- Remember it is okay to highlight accomplishments or qualifications which will be presented in greater detail in the body of your resume.
- Try to include the unique qualifications that may distinguish you from other candidates--your brand.
- Name of college, city and state.
- Degree and major, date of graduation (month and year); indicate "anticipated graduation" if you have not yet graduated.
- Minor and/or area of concentration.
- GPA, if 3.0 or higher. This could be overall GPA, Major GPA or both (specify if it is not your cumulative GPA).
- Academic honors or awards may be listed in this category.
- Relevant course work - list of related courses can be included for all majors during internship search; for other majors lists can be incorporated during job search if the types of courses may not be inferred from name of the major or minor.
- Other colleges (same format) - list if you received a degree.
- Accomplishments - e.g., financed 75 percent of education through…
- Do not include high school information unless there is a compellling reason it will help your marketing campaign.
- Name of organization,city and state, dates (most recent first).
- Describe the key activities involved in your internship in verb phrases (i.e., "Facilitated support group of children, ages 6-8" or "Screened applications and interviewed 50-plus candidates for entry level employment positions.").
- Emphasize skills and knowledge associated with your field.
- Explain what skills you learned or enhanced during this experience.
- Include job or volunteer title, name of organizaiton, city and state, and dates of your experience (most recent first).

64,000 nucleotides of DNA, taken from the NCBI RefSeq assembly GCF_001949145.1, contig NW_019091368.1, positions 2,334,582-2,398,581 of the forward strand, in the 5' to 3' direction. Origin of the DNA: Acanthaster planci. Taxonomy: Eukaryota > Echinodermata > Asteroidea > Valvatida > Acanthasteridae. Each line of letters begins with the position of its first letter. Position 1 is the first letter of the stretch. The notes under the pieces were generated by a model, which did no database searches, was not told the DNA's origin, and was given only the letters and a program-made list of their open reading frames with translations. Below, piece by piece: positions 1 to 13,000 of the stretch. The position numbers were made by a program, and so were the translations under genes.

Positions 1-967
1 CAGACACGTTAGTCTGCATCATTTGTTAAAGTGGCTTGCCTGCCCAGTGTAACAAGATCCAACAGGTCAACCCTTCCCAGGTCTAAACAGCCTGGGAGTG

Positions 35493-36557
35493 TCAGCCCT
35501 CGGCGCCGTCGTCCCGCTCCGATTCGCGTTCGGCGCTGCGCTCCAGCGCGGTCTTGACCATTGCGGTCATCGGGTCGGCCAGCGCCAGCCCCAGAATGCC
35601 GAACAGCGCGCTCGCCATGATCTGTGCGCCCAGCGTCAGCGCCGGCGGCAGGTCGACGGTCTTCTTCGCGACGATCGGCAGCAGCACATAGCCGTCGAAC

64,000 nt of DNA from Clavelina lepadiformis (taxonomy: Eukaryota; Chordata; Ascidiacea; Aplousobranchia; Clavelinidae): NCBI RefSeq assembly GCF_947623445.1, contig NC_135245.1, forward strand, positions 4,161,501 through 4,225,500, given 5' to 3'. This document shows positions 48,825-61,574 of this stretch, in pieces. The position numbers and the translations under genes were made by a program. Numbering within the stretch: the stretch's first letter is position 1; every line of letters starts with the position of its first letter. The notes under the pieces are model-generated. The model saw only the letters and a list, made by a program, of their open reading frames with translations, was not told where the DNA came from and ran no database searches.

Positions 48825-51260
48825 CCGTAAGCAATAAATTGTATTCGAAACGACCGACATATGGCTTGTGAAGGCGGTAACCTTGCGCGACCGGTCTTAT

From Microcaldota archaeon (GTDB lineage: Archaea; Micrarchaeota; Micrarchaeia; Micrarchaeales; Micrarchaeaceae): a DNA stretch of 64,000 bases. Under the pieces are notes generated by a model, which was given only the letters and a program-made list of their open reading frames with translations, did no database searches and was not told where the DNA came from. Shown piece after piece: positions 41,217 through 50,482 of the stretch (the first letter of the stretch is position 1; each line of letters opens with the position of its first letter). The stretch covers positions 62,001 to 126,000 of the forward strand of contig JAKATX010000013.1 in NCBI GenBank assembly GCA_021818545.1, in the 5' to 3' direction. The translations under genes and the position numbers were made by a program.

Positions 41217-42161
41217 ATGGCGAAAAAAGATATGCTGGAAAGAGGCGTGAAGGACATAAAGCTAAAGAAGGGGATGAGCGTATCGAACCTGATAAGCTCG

- Consider a career-relatedexperience category if some of your work and volunteer experience is directly related to your field.
- Describe position in a way that clearly highlights relevant skills. This can be in brief paragraph format or with concise bulleted statements.
- Do NOT use personal pronouns.
- Use power verbs, action verbs, and qualifying adverbs. If you are currently working at a position, use present-tense verbs; if it is a past position, use past-tense verbs.
- Quantify when possible - use numbers (i.e., % increase in sales, # of dollars raised in fundraiser, # of patients served, etc.).
- Describe your experience as it relates to the position or field of interest.
Campus and Community Involvement
- List volunteer and co-curricular activities you have been involved in, especially those related to your field of study or the opportunity you are seeking.
Other Possible Categories
Any of these can become a separate category if your background warrants:
- Honors, Awards, Scholarships, Fellowships
- Special Skills
- Professional Development Activities
- Supervised Practice
- Professional Affiliations
- Technical Skills
- Other Employment
- Core Competencies
- Licenses, certificates currently held (e.g., First Aid, etc.)
- Research Experience
- Military Experience
References can be handled in a variety of ways. Currently, the preferred method is listing your references' names, job titles, addresses (work), and phone numbers on a separate document that has your name on it. Make sure that each of your three to five references has agreed in advance to write reference letters or answer phone calls concerning your candidacy. Professional references should be individuals who can describe your knowledge base, skill level, work habits, or workplace behaviors. Some positions (e.g., Homeland Security positions) specifically request personal or character references, as well as professional references. Personal references are usually people who know you well and have known you for some time. These references should be individuals who can describe your honesty, integrity, and personal qualities.